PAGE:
• The State Comptroller could determine that the State needs to take over Metro’s finances if Metro doesn’t have a balanced budget and some money in reserve for emergencies. Budget/policy priorities could be established and implemented by the state rather than retaining local control by Metro government.
    • Damage to Metro’s bond rating and ability to borrow money at lower interest rates for needed investments.

If passed, the referendum would require a supermajority of Metro Council Members approval (31 out of 40 members) of sale or lease of Metro real property (parks, greenways, public land). For sale of real properties valued over $5m and for leases exceeding 20 years, decisions would be made by voter referendum; to be applied to transactions after January 1, 2020.

  • Current sales and leases that would be impacted include:
    • Belmont University lease of Metro property at Rose Park for ball fields used by Belmont and the Edgehill neighborhood (approved at Council on September 15, 2020). If the petition were law already, this lease to Belmont for a batting cage facility would have required a countywide referendum election.
    • Upcoming lease of land for North Nashville transit hub at 26th Ave. N. and Clarksville Hwy.

If passed, the referendum would require approval through voter referendum for all bonds issued or guaranteed after January 1, 2020, exceeding $15m for a specific project (excluding construction of educational classrooms, public libraries, public healthcare buildings, and police and fire stations, and Charter protected facilities).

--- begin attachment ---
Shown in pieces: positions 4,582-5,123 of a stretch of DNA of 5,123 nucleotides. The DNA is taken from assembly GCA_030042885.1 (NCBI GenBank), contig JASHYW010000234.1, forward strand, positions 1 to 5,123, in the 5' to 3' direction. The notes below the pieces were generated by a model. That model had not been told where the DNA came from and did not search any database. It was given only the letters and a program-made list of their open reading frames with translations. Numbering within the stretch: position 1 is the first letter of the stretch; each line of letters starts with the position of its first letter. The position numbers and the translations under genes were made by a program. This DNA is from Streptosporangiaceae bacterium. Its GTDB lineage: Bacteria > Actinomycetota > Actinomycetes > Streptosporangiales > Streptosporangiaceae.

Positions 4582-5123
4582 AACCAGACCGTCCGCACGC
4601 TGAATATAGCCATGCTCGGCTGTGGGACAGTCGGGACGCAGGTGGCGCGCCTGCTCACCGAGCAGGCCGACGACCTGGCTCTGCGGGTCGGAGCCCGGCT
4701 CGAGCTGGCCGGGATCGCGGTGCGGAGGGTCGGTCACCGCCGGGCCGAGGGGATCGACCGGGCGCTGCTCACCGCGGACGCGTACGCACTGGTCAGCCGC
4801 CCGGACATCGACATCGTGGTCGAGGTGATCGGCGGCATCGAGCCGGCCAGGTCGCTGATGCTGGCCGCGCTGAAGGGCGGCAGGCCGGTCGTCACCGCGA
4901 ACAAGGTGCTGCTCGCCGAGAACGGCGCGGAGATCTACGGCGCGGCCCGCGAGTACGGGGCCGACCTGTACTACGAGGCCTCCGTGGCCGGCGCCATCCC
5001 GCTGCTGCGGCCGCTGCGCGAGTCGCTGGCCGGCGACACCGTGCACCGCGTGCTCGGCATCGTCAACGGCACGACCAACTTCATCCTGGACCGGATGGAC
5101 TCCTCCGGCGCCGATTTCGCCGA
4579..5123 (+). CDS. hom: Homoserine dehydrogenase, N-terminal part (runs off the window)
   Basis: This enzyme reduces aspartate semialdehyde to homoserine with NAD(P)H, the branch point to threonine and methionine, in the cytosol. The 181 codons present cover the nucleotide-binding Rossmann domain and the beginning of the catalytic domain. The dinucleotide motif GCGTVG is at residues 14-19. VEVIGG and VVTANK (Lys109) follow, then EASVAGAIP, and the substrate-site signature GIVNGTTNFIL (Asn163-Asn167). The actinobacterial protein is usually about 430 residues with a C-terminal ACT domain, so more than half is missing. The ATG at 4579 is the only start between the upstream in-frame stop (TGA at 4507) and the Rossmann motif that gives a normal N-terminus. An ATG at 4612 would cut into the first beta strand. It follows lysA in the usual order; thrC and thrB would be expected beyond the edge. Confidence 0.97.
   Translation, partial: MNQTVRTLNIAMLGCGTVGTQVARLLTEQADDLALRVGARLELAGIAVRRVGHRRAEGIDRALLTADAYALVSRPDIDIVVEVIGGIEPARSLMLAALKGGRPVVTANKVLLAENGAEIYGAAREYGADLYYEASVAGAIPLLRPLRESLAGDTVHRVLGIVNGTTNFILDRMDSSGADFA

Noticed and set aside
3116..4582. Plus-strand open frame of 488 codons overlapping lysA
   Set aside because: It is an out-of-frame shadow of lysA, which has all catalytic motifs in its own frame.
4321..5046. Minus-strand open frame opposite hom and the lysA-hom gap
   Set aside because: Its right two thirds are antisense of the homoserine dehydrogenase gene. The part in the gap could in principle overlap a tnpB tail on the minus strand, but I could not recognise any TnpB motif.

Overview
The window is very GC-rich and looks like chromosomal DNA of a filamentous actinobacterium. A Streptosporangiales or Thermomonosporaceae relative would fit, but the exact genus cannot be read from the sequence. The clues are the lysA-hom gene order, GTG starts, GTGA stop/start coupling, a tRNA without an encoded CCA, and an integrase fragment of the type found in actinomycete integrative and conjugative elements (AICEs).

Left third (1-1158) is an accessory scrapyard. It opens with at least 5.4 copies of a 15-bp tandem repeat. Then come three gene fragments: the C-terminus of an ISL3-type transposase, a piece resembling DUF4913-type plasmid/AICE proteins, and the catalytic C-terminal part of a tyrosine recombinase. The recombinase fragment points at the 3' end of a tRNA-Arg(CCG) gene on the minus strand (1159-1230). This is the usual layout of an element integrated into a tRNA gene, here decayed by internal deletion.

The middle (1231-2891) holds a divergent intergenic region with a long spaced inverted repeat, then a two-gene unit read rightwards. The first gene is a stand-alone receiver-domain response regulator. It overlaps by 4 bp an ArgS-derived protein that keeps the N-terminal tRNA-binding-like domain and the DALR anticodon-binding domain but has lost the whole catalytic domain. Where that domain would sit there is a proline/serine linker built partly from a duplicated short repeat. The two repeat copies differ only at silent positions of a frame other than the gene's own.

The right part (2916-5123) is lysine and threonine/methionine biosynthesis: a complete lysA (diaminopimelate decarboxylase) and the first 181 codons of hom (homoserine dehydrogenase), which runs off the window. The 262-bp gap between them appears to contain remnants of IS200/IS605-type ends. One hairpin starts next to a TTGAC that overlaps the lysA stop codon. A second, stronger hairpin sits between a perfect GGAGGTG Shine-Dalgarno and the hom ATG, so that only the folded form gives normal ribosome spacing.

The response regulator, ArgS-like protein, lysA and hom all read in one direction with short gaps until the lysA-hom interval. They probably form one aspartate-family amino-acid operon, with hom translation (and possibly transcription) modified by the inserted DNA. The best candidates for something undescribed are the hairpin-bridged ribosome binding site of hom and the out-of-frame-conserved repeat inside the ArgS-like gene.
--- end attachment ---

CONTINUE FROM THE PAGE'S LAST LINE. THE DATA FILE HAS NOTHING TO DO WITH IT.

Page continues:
• Per Metro Finance, this provision could impact the $200m in Metro Water bonds approved in the spring; it is unclear how such bonds would be recalled.
  • With the exceptions listed above, this provision would also impact bonds needed for significant developments akin to convention centers, sports facilities, and transit investments.

Requires termination of contracts if any professional sports team leaves Nashville or ceases playing professional games for more than twenty-four (24) months and requires all related facilities and commercial development to revert to the people. The referendum language specifically sites land leased from the Nashville Fairgrounds.

  • While clearly targeting the Nashville Soccer Club, this provision is written broadly enough to impact the Titans and the Predators.